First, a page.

Dicks fail to pull Tracy

Sutherland Lyall is cynical of strap-on technological body parts. What’s the point of them, he wonders? They certainly serve no clear purpose, and if the geeks who wear all this stuff think it’s cool and impressive to the opposite sex, they are seriously

I loved all that computer/fax/ radio/tv/digital phone/headset screen stuff (Futures, DW 31 May) which you strap on to available body parts in order to impress whoever’s around.

I remember years ago when the first digital wristwatches came out and we were trying to work out how you could embed those expensive LED numerals in fingernails or even just under the first transparent layers of skin of, say, the back of the left hand. It all came to nothing when some boring person pointed out that you’d have to replace them all the time because fingernails grow and the epidermis was in a state of constant rebuilding.

This was not exactly new at the time because the idea of the cyborg, the electronics/robotics-assisted human, had entered the literary food chain already established by Mary Shelley’s Frankenstein and Dick Tracy and his two-way wrist-radio. Interestingly, at the time of the subcutaneous numerals, we conveniently forgot that Frankenstein’s creation was normally thought of as a social and moral monster.

And then a couple of years ago Wired did an interview with a geek who wore his computer and had something sounding akin to the five-finger Agenda keyboard on to which he typed his interlocutor’s questions and, possibly, his own answers. All this was then somehow fed back into some Net-like storage system.

“To what end?” and “How do you spell obsessive-compulsive dickbrain again?” any right-minded person may well ask. Not to mention questioning BT, NEC and all those developing computing gear and body-related communications such as the Office Arm as to their motives.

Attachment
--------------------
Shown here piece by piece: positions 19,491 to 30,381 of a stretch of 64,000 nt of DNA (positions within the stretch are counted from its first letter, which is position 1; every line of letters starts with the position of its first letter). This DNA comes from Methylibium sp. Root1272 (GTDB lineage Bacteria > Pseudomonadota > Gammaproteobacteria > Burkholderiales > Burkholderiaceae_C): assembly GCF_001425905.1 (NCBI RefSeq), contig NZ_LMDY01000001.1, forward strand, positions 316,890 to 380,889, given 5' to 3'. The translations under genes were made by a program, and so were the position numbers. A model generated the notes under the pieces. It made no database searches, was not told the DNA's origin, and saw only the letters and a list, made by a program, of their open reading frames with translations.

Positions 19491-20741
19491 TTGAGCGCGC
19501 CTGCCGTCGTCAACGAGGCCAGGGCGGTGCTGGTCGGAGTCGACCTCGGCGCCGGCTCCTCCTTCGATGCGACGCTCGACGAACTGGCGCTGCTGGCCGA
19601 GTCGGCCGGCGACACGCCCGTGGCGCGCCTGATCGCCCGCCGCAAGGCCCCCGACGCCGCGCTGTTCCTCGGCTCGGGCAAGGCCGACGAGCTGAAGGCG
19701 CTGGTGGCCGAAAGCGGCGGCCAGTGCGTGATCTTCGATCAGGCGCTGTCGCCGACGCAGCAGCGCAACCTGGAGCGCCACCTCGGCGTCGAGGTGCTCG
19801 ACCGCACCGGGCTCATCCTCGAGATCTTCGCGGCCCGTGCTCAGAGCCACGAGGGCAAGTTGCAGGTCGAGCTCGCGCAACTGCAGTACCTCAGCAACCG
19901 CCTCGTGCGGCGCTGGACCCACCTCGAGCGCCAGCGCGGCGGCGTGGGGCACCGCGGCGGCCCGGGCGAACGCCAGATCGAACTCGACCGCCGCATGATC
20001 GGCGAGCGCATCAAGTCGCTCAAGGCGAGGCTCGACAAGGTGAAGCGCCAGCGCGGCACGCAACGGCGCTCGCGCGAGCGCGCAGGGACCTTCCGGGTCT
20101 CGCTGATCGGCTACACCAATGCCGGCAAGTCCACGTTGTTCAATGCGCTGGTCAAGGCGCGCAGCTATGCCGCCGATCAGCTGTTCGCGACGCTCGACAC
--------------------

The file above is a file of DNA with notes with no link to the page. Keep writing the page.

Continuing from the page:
There are, of course, perfectly adequate answers. One is that it’s possible. Another is that it’s a laugh and another is that it may bring back popular bespoke tailoring. And it persuades envious fellow pinstripes to make themselves ridiculous with their own strap-on electronic prosthetics: “Yah, mine’s got a 3mm display and it makes mini ice-cubes…”

But whatever happened to Louis Sullivan’s dictum that form follows function? Or the special case of form follows the limitations of human dimensions and functions?

There’s something incredibly intriguing about a fully functioning flat screen the size of a fingernail. But if, as happened to BT labs boss Peter Cochrane, people start edging away from you in the first class compartment on the way to Paddington station just because you’ve clipped it on to your spectacles, maybe people are trying to tell you something sensible. Maybe they’re saying “Wouldn’t it be smarter to devise a really big screen to view things in your office rather than one so small that you need structurally interesting specs to read it here?”

This isn’t a new idea either. Several years ago Reflection Technologies brought out the

Private Eye – a near 600 substitute for a VDU which employed a tiny led screen on a short stalk attached to a headband. The geek in me was very pissed off when, after it stopped being advertised, it failed to enter the end-of-line surplus channel. It used 50 to 100Hz vibrations and miniature switching to make it work and was a technological marvel. Actually, the most intriguing thing was that its price in the US was billed (in one review at least) as being around 75. That’s real magic.

If the Sullivan form/functional thing makes any sense, miniaturised whole body computing is a futile thing eventually destined for the mail-order surplus catalogues – and for the same reason as the Dick Tracy-esque wristwatch and the otherwise wonderful and defunct Agenda which required you to learn a new one-handed keyboard technique – which respected friends of mine actually learned. What these all had in common was that they required you to modify your normal behaviour – or at least demanded that you go through intrinsically ridiculous activities in order to use them.

The ultimate truth about body-part computers is that these things are thought up and designed by male geeks for male geeks. They labour under the delusion that suddenly whipping out an arm wrapped with miniaturised technology on the train out of Luton is going to produce an instant bevy of “gurls” draped admiringly over adjacent seats.

I’ve got news for you boys. And so, probably, has Peter Cochrane. Personality helps and, above all, the right size is still numero uno.

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